15 Raw YUV RgbResoluzion1280x960Fps12 1280 x 960

  30 Bayer data RawYuvResoluzion640x480Fps15 640 x 480

  12 Bayer data RawBayerResoluzion640x480Fps30 640 x 480

  InfraredResoluzion640x480Fps30 640 x 480

  Kinect for Windows–Hardware and SDK Overview [ ]

  Color image format Resolution FPS Data

  The following table lists all the available resolutions and formats managed by the Microsoft.Kinect.ColorImageFormat struct:

  ColorImageFrame . A single frame is then composed of color image data. This data is available in different resolutions and formats. You may use only one resolution and one format at a time.

  The stream of color image data is handled by the Microsoft.Kinect.

  Video stream

  System.Media , and so on). These APIs are also available to desktop applications in Windows 8.

  Microsoft.Speech ,

  Microsoft.Kinect.DmoAudioWrapper creates a DMO object using a registered COM server, and calls native DirectX DMO layer directly.

  DMO_MEDIA_TYPE and the Microsoft.Kinect.DMO_OUTPUT_DATA_BUFFER structs. The default facade


Chapter 1 Raw YUV is a 16-bit pixel format. While using this format, we can notice the video data has a constant bit rate, because each frame is exactly the same size in bytes. In case we need to increase the quality of the default conversion done by the SDK

  from Bayer to RGB, we can utilize the Bayer data provided by the Kinect and apply a customized conversion optimized for our central processing units (CPUs) or graphics processing units (GPUs).

  Due to the limited transfer rate of USB 2.0, in order to handle

  30 FPS, the images captured by the sensor are compressed and converted in to RGB format. The conversion takes place before the image is processed by the Kinect runtime. This affects the quality of the images themselves.

  In the SDK 1.6 we can customize the camera settings for optimizing and adapting the color camera for our environment (when we need to work in a low light or a brightly Microsoft.Kinect. lit scenario, adapt contrast, and so on). To manage the code the ColorCameraSettings class exposes all the settings we want to adjust and customize.

  In native code we have to use the Microsoft.Kinect. Interop.INuiColorCameraSettings interface instead.

  In order to improve the external camera calibration we can use the IR stream to test the pattern observed from both the RGB and IR camera. This enables us to have a more accurate mapping of coordinates from one camera space to another.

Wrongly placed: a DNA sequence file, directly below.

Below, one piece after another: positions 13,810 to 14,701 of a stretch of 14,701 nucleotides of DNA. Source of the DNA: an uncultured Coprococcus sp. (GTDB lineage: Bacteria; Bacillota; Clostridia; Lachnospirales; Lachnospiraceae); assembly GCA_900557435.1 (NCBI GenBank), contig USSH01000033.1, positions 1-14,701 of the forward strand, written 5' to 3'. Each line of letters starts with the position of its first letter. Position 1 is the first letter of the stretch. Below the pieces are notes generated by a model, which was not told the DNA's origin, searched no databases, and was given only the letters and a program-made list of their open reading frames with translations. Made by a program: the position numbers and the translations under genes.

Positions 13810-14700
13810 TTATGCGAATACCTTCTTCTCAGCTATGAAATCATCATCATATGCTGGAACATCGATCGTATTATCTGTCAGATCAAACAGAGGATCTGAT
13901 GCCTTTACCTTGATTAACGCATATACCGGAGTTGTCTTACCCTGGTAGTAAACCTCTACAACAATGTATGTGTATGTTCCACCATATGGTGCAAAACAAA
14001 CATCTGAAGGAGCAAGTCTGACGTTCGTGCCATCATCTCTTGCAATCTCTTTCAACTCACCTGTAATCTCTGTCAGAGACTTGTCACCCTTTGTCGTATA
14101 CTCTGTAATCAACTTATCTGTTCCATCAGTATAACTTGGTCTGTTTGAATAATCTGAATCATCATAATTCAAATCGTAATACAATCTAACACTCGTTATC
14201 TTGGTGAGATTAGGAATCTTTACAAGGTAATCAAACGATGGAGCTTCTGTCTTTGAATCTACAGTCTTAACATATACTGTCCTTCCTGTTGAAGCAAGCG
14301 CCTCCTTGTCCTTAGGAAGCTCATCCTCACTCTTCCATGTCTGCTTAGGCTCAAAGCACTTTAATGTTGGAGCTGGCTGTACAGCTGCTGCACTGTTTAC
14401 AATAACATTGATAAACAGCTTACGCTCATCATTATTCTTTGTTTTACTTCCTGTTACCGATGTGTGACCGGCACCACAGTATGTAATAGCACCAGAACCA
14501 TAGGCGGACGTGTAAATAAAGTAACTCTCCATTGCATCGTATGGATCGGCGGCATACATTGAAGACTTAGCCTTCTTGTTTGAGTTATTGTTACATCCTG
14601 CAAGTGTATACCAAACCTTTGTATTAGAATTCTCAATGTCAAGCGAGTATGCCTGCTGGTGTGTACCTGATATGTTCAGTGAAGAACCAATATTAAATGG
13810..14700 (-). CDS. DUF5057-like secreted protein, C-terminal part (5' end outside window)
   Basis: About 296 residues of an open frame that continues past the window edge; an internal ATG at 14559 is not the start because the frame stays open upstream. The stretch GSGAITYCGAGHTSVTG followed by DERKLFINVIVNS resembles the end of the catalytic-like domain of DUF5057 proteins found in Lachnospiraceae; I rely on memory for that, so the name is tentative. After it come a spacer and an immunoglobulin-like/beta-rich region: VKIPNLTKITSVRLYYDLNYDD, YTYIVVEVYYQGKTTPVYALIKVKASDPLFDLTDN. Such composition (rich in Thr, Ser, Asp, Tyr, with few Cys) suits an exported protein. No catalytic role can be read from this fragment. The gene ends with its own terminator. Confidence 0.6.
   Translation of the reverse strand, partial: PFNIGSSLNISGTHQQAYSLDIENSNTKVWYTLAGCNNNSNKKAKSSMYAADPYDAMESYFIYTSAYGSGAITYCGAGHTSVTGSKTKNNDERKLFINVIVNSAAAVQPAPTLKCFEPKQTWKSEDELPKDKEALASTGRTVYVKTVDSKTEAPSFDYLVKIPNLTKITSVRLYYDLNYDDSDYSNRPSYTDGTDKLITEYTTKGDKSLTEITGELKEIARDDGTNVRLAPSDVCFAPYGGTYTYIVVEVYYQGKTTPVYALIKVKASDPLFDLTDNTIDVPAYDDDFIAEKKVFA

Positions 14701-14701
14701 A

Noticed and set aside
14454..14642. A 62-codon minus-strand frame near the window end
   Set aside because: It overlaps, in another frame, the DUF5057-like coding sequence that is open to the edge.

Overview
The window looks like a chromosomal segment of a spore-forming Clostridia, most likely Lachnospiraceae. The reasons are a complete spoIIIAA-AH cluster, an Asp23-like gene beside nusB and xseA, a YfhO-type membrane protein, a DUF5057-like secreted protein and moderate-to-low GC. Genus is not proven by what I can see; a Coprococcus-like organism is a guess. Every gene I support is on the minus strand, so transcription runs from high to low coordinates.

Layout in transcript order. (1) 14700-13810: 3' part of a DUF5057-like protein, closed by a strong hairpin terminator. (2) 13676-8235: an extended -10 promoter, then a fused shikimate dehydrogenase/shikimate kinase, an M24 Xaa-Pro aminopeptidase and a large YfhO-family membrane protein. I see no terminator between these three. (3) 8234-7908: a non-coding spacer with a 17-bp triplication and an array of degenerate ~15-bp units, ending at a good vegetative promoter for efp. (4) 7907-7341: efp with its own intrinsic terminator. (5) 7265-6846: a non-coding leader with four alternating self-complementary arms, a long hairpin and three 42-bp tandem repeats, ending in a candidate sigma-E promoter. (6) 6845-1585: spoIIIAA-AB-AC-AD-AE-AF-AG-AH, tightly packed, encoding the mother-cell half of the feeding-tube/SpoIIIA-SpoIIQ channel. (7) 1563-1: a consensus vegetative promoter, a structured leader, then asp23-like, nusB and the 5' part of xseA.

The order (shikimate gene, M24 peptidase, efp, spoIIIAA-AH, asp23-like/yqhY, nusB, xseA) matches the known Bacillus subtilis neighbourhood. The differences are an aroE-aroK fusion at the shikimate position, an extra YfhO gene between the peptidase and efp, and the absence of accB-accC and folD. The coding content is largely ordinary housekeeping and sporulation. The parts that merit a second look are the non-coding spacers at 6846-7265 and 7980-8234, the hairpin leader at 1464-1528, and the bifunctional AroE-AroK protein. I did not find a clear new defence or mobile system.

Depth stream

  The data provided by the depth stream is useful in motion control computing for tracking a person's motion as well as identifying background objects to ignore. The depth stream is a stream of data where in each single frame the single pixel contains the distance (in millimeters) from the camera itself to the nearest object. The depth data stream Microsoft.Kinect.DepthImageStream by the Microsoft.

  Kinect.DepthImageFrame exposes two distinct types of data: • Depth data calculated in millimeters (exposed by the Microsoft.Kinect.

  DepthImagePixel struct).


  • Player segmentation data. This data is exposed by the

  DepthImagePixel.PlayerIndex property, identifying the unique player detected in the scene.


[ ]

  Kinect for Windows–Hardware and SDK Overview

  The following table defines the characteristics of the depth image frame:

  Depth image format Resolution Frame rate

  Resoluzion640x480Fps30 640 x 480

  30 FPS Resoluzion320x240Fps30 320 x 240

  30 FPS Resolution80x60Fps 80 x 60

  30 FPS Undefined


  The Kinect runtime processes depth data to identify up to six human figures in Microsoft.Kinect. a segmentation map. The segmentation map is a bitmap of DepthImagePixel , where the PlayerIndex property identifies the closest person to the camera in the field-of-view. In order to obtain player segmentation data, we need to enable the skeletal stream tracking.

  Microsoft.Kinect.DepthImagePixel has been introduced in the SDK 1.6 and defines what is called the "Extended Depth Data", or full depth information: each single pixel is represented by a 16-bit depth and a 16-bit player index.

  Note that the sensor is not capable of capturing infrared streams and color streams simultaneously. However, you can capture infrared and depth streams simultaneously.

  Audio stream

  Thanks to the microphone array, the Kinect provides an audio stream that we can control and manage in our application for audio tracking, voice recognition, high-quality audio capturing, and other interesting scenarios. By default, Kinect tracks the loudest audio input. Having said that, we can certainly direct programmatically the microphone arrays (towards a given location, or following a tracked skeleton, and so on). DirectX Media Object (DMO) is the building block used by Kinect for processing audio streams.